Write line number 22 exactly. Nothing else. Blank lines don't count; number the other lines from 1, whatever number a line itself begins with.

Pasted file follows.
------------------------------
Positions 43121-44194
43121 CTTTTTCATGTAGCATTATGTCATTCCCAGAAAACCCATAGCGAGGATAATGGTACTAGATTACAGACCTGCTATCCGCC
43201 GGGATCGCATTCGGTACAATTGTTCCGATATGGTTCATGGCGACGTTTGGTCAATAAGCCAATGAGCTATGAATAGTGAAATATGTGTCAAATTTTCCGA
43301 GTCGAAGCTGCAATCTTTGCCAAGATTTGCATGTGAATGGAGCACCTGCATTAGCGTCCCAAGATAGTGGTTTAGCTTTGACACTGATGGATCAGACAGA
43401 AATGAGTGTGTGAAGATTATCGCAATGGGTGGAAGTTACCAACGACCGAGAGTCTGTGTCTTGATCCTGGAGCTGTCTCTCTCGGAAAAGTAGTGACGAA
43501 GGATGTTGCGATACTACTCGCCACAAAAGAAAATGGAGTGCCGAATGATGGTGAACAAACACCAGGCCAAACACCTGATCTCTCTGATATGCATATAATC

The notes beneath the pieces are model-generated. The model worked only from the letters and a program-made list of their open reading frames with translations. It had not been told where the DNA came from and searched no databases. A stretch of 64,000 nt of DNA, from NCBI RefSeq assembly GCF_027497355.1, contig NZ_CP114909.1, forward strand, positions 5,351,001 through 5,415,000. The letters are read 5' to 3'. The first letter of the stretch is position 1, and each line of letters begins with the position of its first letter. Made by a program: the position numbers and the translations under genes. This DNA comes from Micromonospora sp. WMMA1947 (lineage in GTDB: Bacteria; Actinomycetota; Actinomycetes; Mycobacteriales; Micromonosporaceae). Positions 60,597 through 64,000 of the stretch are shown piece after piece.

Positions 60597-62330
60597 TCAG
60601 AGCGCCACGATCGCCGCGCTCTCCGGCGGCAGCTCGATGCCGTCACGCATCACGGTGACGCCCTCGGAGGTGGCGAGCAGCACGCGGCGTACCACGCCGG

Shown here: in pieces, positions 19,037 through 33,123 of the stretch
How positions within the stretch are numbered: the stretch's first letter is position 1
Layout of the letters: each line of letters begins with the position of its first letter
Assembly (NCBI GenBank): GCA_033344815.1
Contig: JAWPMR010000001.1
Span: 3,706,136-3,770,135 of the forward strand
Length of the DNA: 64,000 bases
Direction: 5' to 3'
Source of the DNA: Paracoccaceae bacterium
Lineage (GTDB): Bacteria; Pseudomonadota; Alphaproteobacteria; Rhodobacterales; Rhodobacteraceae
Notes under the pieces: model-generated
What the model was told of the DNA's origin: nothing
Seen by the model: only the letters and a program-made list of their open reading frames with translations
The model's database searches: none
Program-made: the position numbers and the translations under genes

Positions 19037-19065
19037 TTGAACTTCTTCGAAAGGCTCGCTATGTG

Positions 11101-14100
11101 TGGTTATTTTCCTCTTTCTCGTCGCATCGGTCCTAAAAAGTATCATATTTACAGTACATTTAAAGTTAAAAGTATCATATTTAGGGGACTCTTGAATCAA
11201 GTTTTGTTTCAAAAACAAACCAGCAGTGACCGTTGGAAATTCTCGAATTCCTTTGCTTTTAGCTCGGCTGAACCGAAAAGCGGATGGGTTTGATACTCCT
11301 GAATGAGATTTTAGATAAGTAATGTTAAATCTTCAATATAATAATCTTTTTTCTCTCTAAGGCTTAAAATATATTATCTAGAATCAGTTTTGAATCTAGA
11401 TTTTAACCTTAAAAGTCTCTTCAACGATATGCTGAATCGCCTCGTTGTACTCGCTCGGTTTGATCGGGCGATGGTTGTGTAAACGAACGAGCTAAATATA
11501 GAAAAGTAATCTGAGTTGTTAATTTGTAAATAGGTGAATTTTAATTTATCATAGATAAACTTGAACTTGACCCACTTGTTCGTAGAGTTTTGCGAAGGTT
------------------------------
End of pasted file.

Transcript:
What the model was told of the DNA's origin: nothing